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Bryn Mawr College
Sample size: 429
Field period: 12/20/2006-01/02/2007
The study aimed to test the relationship between grievance and activism and radicalism. Participants were randomly divided into two experimental conditions: either questions about past and future intention to engage in activism-radicalism first, followed by questions about any grievance against the US government; or grievance questions came first, followed by questions about activism and radicalism. Those with a grievance were more likely to have a history of both activist and radical behavior, and to report intention to engage in activism in the future, comparing to those who did not have a grievance. Intentions to commit radical acts were predicted by personal grievance, but not group grievance. Making personal grievance salient had no affect on either past or future activism or radicalism. However, making group grievance salient enhanced individual intention to engage in future activist behaviors. None of the demographic variables, including age, gender, level of education, and race were related to measures of activism or radicalism.
a. We expected to find that past behaviors, either activist or radical, are predictive of intentions for future activism and radicalism
b. We wondered whether reminding people of their grievance is capable to push them farther in their radical tendencies than they would be otherwise
c. We predicted that those who experienced the grievance items first would score higher on activism and radicalism scales than those who experienced them second.
d. We wanted to explore some factors that can predict the degree to which an individual is already radicalized, such as demographic variables, group identification and self-esteem
In the experimental group, participants were asked to answer grievance questions first, thereby priming effects of grievance, which was followed by activism-radicalism questions; in the control group, grievance questions came after activism-radicalism questions.
a. activism intention
b. radicalism intention
a. We found that one’s past activism is a good predictor of future activist activity. On the other hand, a personal history of radical acts is not the best predictor of future radicalism. Instead, it is intention to engage in activist activity in the future that is most correlated with future radical intention.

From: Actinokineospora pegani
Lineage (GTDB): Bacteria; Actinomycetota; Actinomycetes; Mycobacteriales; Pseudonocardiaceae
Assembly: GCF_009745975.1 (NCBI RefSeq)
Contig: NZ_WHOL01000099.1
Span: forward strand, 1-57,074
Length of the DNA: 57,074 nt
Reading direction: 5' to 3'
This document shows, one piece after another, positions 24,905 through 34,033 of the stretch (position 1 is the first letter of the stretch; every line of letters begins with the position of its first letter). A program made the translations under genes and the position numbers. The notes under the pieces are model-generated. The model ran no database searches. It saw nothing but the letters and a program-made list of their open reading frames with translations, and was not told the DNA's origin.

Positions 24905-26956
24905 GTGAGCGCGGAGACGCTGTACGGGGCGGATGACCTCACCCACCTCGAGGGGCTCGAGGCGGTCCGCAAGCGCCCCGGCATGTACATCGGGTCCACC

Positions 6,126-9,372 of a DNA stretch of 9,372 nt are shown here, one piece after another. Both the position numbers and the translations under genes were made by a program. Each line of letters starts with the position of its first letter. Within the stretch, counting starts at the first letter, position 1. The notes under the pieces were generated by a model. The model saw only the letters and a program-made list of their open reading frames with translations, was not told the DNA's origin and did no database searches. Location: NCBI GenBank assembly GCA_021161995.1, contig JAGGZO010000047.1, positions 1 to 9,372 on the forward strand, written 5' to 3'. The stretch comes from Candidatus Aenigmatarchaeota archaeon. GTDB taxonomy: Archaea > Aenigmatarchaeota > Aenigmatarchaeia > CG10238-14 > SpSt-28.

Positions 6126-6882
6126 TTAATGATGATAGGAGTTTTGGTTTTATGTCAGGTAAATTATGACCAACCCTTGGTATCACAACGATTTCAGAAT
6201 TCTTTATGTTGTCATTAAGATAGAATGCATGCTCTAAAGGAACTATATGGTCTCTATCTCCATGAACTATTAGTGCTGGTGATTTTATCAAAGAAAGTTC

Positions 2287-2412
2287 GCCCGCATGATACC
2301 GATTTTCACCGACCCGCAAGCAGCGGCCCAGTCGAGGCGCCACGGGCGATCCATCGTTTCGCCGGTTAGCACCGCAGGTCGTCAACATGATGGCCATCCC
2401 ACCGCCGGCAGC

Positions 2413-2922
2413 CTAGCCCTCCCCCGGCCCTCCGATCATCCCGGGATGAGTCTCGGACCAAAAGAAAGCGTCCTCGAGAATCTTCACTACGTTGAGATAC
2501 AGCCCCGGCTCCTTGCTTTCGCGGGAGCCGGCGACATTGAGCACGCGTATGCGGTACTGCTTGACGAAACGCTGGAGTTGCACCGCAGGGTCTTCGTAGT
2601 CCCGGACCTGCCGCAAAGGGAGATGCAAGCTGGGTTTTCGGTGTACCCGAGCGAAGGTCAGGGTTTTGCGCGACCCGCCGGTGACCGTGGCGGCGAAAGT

b. We found that having either a personal or a group grievance was predictive of both past activism-radicalism and of future activism. However, when it came to future radical intention, reported group grievance was not predictive of it, while personal grievance was.
c. We tested the affect of placing questions about grievance before questions about activism-radicalism, thus making grievance salient for some our participants, but not others. We found that grievance salience was effective in enhancing only future activist intention, and only when it was a personal grievance.
d. None of the demographic variables were related to measures of activism or radicalism.
The experimental results in this pilot test indicate that raising the salience of grievance can increase readiness of political action. The survey paradigm introduced here can provide an experimental testbed for learning how to decrease the salience of grievance and how to decrease the link between grievance and political action. Perhaps most important, this testbed may help us understand why so few with radical grievances are prepared for radical action.
Moskalenko, S., and C. McCauley. 2009. "Measuring political mobilization: The distinction between activism and radicalism." Terrorism and Political Violence 21:239-260.
Moskalenko (2007). Activist and radical intentions: Past behaviors and grievances. National Consortium for the Study of Terrorism and Responses to Terrorism (NC-START) annual conference in College Park, MD.